2. Live as if others are more important than you (don’t hog all the attention)

This one is especially huge for those playing with others. I believe the goal in learning music is for the benefit of others, so even if you are a soloist, it should not be about you. People watch you and can read pretty quickly if you couldn’t care less if they were there, or if the only reason you want them there is to applaud how awesome you are.

As a band, considering others as more important than yourself is an important concept. Think of it – what would it sound like if everyone played a solo at the same time?

Answer: mass chaos.

Likewise, what would happen if a car had two steering wheels?

Answer: mass chaos (and death).

What happens when there are too many “cooks in the kitchen?”

Answer: mass chaos.

If you are playing with others, it is crucial that you don’t try to hog all the attention. Playing more and louder will only lead to mass chaos. Instead, how can you support those around you in what you play? What is your role? The more players, the less you should be compelled to play. I often think of a classic band like the Eagles with this. They were extremely good at this principle, and their music reflected it.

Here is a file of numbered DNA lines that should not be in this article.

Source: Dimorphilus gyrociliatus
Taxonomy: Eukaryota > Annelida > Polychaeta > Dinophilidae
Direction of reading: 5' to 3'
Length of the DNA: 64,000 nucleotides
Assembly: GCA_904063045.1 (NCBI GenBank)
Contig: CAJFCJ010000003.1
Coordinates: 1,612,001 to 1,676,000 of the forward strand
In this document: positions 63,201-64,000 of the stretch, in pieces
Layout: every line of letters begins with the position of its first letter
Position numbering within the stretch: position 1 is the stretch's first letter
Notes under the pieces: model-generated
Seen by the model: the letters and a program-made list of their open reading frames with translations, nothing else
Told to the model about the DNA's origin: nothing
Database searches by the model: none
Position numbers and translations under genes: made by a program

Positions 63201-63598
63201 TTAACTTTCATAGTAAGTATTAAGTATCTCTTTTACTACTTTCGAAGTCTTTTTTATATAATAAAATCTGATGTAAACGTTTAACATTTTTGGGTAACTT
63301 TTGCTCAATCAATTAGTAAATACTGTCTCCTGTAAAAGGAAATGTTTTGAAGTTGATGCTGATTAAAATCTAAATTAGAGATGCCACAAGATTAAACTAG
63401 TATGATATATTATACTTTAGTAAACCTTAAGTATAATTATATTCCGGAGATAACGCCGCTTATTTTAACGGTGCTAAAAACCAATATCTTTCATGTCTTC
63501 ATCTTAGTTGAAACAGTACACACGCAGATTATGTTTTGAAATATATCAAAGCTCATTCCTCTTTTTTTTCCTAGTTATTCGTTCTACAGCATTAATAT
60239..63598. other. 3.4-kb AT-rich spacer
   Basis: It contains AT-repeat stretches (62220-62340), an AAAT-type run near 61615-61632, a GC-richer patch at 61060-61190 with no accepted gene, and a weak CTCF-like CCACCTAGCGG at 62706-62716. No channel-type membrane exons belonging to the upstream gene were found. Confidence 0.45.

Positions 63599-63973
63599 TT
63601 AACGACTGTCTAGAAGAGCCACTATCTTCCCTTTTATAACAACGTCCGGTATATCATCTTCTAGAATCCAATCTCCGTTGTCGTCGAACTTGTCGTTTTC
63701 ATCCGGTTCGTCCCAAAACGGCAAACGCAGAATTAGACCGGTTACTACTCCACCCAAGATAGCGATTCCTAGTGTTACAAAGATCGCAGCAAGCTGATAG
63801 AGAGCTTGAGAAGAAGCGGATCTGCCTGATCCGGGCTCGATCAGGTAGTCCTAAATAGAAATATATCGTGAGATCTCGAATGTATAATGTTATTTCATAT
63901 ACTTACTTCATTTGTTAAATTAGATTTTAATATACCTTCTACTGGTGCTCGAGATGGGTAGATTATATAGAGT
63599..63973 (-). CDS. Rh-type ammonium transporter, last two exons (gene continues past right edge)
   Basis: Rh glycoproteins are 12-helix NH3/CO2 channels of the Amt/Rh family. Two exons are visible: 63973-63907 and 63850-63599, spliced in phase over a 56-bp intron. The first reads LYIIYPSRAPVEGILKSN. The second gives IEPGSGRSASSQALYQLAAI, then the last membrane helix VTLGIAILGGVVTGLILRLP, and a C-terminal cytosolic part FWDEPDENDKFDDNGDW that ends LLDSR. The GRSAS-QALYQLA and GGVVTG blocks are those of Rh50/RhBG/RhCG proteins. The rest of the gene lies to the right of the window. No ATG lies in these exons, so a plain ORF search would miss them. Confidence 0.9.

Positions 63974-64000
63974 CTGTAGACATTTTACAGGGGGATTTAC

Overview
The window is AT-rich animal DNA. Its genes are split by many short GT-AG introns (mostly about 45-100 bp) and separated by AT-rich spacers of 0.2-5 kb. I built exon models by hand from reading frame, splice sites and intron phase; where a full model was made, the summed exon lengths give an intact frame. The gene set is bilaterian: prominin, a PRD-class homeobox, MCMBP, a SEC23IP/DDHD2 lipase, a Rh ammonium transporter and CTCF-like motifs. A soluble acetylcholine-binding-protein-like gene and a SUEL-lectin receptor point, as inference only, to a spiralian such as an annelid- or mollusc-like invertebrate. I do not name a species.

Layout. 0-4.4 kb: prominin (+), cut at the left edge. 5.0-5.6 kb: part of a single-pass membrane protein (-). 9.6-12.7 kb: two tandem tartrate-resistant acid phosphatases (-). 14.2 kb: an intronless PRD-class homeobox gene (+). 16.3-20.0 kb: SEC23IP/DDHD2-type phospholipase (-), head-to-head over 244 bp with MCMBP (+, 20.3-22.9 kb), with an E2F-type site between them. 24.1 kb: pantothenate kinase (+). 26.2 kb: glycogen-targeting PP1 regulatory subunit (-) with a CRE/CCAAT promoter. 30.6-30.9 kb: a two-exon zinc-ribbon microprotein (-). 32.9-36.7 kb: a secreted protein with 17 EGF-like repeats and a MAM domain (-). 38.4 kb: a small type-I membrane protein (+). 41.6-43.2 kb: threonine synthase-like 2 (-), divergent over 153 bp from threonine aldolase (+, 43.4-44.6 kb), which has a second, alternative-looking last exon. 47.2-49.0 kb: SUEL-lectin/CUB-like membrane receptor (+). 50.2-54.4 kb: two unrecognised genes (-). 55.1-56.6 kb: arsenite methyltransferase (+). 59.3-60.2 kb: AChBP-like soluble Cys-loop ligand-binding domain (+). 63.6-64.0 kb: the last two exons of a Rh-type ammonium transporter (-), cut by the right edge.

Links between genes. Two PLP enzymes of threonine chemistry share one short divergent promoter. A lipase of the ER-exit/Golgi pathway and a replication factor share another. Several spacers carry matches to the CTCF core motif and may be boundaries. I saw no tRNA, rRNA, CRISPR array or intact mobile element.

3. Listen well

Don’t try to be heard. Try and listen. This one is related to the above. If you are considering the other players as more important than yourself, you will be listening to what they are doing. Besides what they are playing, you will notice how they are playing, and will be able to adjust if they change. The beauty is that communication begins only when all are listening well to one another, and the team can then adjust simultaneously. Some bands are so good at this that very little body language or facial expression is needed to communicate effectively.

Play less for the sake of better communication, and a better sound as a band.

4. Contribute in a significant way (don’t just be noisy)

No one wants to listen to flat-out noise, and every band should remember that they are on a continuum between chaotic, cacophonous noise and beautiful ordered music.

One potential problem with #3 above is that a tentative, nervous player will play so little that he barely contributes at all. Now, this might not be all bad, for obvious reasons, but he should push himself to contribute meaningfully even if he is not a great player.